These recent findings have been in line with other studies. I think as far as cadio events go, fish oil is most helpful for those who have already suffered one. It may not be a preventative measure. I'm not surprised to see this study.

>Normally I wouldn't even bother with snake fish oil claims like this

Omega-3 is something you body needs and responds well to. Imagine if you lived in a culture with a shortage of vitamin C or D. You'd read about all the things those vitamins do and say "Wow, what a load of crap!"

FWIW, I went on fish oil and my cholesterol levels dropped. I went from high to normal in 18 months. My diet is largely unchanged, if anything, I'm eating more red meat and eggs than ever.
posted by damn dirty ape at 7:03 AM on September 14, 2012 [1 favorite]


As someone who is still recovering from a "heart event", I personally am following my cardiologists and surgeon's advice: Omega-3 = good, Omega=6, not so much. Which is not to say Omeage-6 is "bad", it's just not as "good".

The surgeon held my heart in his hands. I'm doing great just a short time later. His credibility rating with me is high. YMMV.
posted by jeporter99 at 7:48 AM on September 14, 2012 [1 favorite]


Fish oil = less painful joints = more exercise = better cardiovascular health.

&

Fish oil supports healthy brain function = better decision-making about health issues.
posted by cda at 8:33 AM on September 14, 2012 [1 favorite]


Omega's are also very helpful for reducing hot flashes and night sweats for menopausal women. In the quest for a restful nights sleep they have been a godsend!
posted by cat_link at 9:23 AM on September 14, 2012




I would take a more subtle view than "all previous reports were wrong". This is a meta-analysis where it essentially uses data from previously published reports on this topic and using some fancy, but well-validated, statistical techniques to merge them to get a picture of where the evidence stands right now.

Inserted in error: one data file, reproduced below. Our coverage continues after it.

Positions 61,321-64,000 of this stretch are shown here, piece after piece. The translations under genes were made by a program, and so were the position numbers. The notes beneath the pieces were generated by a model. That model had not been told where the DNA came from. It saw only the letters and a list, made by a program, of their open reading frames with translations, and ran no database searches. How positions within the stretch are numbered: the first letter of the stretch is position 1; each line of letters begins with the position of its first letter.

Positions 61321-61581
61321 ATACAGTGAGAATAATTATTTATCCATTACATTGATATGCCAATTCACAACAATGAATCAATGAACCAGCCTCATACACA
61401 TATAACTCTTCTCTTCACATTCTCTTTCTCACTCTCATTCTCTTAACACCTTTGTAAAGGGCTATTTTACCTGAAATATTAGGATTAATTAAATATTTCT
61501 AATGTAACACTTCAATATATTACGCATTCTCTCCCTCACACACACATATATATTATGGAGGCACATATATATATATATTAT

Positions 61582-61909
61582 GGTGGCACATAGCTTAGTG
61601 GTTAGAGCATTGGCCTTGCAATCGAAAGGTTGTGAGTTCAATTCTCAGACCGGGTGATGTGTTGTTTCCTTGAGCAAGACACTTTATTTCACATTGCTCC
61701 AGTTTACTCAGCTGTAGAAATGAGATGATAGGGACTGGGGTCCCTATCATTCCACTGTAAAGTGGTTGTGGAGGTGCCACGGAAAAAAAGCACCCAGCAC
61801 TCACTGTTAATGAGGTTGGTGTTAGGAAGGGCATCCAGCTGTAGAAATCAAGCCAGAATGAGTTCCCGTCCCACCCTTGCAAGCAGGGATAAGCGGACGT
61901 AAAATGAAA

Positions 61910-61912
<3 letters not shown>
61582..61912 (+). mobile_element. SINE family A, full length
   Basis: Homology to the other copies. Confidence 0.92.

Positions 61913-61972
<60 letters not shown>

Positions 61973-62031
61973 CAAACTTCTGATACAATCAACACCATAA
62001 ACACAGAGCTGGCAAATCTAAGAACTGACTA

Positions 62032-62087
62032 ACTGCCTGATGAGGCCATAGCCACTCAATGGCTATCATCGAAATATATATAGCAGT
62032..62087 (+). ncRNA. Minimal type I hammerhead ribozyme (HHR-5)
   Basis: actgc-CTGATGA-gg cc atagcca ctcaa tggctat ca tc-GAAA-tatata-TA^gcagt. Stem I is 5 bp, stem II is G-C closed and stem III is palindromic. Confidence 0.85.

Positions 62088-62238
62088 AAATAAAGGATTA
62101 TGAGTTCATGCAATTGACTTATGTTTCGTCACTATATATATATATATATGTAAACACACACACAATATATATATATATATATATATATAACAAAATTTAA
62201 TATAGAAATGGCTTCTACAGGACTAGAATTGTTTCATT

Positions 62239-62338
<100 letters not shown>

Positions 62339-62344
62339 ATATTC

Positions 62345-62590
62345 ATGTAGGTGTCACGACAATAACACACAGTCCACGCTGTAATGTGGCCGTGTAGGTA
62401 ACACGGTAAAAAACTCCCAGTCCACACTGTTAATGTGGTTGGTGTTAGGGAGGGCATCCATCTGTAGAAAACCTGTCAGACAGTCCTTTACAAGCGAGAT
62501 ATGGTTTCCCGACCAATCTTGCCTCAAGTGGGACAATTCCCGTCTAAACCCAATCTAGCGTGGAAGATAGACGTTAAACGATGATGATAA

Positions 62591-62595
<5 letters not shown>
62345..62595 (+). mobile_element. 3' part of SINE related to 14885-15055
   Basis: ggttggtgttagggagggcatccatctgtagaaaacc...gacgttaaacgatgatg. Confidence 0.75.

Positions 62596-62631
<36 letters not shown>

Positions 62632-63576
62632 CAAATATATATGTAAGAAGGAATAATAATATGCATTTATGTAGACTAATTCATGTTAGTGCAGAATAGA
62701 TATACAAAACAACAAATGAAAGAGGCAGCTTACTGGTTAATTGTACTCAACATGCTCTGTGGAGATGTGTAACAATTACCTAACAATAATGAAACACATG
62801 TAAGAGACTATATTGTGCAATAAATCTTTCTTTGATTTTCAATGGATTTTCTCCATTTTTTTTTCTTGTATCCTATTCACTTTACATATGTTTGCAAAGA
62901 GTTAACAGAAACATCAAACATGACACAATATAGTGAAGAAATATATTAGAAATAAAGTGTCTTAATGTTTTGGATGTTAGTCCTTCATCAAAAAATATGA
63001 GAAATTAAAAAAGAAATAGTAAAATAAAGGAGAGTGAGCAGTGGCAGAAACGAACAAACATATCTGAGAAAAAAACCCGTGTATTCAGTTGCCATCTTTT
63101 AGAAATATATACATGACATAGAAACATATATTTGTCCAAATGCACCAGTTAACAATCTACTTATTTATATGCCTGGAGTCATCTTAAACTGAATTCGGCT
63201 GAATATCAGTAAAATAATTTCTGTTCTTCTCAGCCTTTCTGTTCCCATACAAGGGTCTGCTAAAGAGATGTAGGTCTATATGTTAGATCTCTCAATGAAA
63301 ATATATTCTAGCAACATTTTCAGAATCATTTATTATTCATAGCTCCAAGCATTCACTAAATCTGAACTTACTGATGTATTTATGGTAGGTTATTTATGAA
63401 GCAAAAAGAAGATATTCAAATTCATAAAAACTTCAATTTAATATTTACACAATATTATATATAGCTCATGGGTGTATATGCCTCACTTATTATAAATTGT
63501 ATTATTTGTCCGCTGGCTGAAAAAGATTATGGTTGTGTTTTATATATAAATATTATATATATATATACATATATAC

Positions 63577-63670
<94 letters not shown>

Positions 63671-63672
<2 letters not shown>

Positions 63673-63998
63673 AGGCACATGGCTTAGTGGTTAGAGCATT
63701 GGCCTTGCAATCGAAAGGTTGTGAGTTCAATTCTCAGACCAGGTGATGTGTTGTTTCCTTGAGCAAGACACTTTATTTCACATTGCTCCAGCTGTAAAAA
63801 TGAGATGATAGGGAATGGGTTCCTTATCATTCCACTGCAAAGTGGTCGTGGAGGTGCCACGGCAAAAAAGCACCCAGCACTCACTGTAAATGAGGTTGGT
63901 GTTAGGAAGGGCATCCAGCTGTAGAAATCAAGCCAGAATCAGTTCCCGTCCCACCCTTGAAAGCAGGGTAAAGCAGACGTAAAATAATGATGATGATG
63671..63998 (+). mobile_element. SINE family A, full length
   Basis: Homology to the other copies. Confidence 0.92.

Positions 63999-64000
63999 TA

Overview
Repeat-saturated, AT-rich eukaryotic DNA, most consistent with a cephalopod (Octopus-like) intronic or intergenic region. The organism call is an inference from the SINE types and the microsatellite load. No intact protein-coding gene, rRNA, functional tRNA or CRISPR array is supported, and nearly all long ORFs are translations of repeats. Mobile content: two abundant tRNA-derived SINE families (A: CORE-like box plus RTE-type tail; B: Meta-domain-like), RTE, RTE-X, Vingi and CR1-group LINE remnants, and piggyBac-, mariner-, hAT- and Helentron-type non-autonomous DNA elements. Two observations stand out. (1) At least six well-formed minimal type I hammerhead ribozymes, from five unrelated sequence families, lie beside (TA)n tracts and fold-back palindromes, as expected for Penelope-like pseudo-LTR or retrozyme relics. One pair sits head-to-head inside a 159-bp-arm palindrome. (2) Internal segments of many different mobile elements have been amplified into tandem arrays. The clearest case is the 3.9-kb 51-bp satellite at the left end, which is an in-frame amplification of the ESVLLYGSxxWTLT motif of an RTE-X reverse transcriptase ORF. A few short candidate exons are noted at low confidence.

Mr. Know-it-some is right in that there is a small decrease in the relative risk in all-cause mortality but it is not statistically significant. What this means is that the effect is small and that given the current state of the evidence there is not enough statistical power (i.e. # of subjects studied) to be confident that it is NOT due to random statistical fluctuation.

However, regarding cardiac-related deaths, the relative risk is 0.91 (CI, 0.85 to 0.98), which means that compared to the control group, there is a 9% reduction in the proportion of deaths resulting from cardiac-related causes from taking these omega-3 supplements.

The bottom line is that it doesn't seem to cause harm and provides a small benefit in terms of cardiac-related deaths. If you want to spend the money to buy these supplements, it doesn't hurt but just be aware that it may not provide any benefit in terms of overall mortality but a small benefit in terms of cardiac-related deaths.

That's my quick take.
posted by scalespace at 9:49 AM on September 14, 2012